The study, based on surveys of both marketing professionals and consumers, uncovers significant differences between marketer assumptions and what consumers say actually influences their brand awareness and purchase decisions.
After a year of volatility and transformation, consumers value traditional marketing channels. For nearly a third of consumers (28%), word of mouth is the preferred method for learning about a new brand, product, or service — outpacing social media (23%), cable TV (12%) and online/digital ads (11%). At the same time, a mere 4% of marketers identified word of mouth as a consumer preference for learning about new brands, products, or services. The study also revealed that word of mouth has a higher research-to-purchase ratio (40%) than social media (30%), online/digital ads (27%), or print ads (16%).
“In a tumultuous and challenging year, consumers embraced traditional marketing methods as they sought to discover, research, and ultimately purchase from new brands,” said John Pecaric, President of RRD Marketing Solutions and Business Services. “Based on our survey results, marketers may need to revisit their strategies and assumptions about what customers are looking for and adjust accordingly in order to meet their expectations.”
The survey results underscore four key themes that all point to the power of traditional marketing methods and how social and digital marketing continue to evolve:
Theme 1: It’s time to redefine (and re-engage) word of mouth
Word of mouth traditionally refers to consumers sharing product and brand recommendations with one another verbally. Today, this has evolved to include interactions between acquaintances on social media. Word of mouth outranked all other forms of brand discovery, with the survey findings showing that the majority (55%) of consumers have discovered a new brand, product, or service in the past year through word of mouth, followed by social media (53%). More importantly, 40% of consumers actually purchased a product after discovering it via word of mouth, topping all other channels. Yet only 7% of marketers identified word of mouth as a channel that results in consumer purchases. This division speaks to the continued importance of word of mouth and asks marketers to deliver timely and relevant messaging that gives consumers something to talk about, both in-person and online.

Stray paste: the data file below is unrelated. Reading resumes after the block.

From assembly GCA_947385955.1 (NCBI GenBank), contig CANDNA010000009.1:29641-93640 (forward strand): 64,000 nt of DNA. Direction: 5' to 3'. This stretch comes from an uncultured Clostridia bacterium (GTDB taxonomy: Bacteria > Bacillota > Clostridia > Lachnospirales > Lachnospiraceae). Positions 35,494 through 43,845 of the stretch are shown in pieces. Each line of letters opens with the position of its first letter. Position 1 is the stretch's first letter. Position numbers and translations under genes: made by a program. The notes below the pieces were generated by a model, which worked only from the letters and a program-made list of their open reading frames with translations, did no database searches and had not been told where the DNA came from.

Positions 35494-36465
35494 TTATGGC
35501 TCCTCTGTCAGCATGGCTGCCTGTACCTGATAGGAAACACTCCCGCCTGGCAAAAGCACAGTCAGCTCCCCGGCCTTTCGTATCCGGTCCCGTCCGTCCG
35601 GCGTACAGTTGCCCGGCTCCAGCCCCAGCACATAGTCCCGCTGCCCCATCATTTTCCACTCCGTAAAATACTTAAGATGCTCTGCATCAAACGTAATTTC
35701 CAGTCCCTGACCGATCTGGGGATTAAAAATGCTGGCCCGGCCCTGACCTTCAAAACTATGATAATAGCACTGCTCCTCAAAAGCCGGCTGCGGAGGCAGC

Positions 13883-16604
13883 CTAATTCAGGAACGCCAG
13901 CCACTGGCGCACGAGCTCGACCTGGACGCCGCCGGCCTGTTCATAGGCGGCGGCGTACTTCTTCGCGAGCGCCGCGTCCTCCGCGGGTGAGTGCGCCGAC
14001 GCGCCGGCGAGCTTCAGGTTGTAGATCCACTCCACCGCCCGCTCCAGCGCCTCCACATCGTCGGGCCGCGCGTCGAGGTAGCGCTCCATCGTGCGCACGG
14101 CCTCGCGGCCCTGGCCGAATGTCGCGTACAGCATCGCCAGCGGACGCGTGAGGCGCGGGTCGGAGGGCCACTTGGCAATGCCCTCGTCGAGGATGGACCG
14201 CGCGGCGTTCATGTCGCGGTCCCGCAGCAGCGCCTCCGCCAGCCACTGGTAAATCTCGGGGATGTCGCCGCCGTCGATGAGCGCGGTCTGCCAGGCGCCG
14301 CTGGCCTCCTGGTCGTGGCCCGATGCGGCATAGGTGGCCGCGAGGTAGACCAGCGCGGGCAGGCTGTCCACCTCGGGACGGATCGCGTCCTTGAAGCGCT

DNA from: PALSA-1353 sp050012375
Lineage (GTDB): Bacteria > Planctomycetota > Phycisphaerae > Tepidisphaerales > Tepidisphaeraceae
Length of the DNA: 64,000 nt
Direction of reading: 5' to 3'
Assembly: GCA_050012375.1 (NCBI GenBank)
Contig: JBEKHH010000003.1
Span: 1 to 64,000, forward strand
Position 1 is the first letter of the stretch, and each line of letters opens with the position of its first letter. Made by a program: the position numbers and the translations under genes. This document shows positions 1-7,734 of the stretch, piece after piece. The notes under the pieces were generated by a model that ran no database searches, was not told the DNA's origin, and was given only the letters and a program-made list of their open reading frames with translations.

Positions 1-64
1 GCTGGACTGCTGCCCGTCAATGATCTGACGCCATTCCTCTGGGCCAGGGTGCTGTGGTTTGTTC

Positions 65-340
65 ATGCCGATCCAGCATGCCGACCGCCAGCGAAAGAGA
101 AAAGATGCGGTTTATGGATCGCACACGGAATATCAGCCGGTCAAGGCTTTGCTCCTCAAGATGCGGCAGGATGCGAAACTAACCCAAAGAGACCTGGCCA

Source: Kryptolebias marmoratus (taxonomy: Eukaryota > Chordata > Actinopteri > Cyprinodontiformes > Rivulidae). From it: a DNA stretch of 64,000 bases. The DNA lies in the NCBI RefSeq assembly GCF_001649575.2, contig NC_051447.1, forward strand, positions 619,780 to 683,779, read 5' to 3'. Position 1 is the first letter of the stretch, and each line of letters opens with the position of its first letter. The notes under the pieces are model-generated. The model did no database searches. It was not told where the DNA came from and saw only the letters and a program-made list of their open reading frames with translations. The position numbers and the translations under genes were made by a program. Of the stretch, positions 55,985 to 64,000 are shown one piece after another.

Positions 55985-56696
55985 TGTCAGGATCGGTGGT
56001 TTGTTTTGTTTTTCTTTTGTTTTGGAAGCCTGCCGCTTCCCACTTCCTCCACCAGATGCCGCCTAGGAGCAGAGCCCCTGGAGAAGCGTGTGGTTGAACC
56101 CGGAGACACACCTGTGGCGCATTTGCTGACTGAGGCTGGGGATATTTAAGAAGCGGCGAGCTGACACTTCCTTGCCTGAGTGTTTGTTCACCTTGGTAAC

Theme 2: Gen Y is most excited to receive direct mail
More than half (51%) of consumers were more excited to receive direct mail in the past year than they were in the year prior, with the highest levels among Gen Y (65%), Gen Z (57%), and Gen X (53%). Baby Boomers are least likely to be excited about receiving direct mail (36%). While 67% of marketers made significant changes to their marketing strategies in the past year, the consumer data suggests that marketers should continue to fine-tune their efforts and consider re-investing in traditional marketing channels.
Theme 3: Dear retailers, are you ready to return to normal?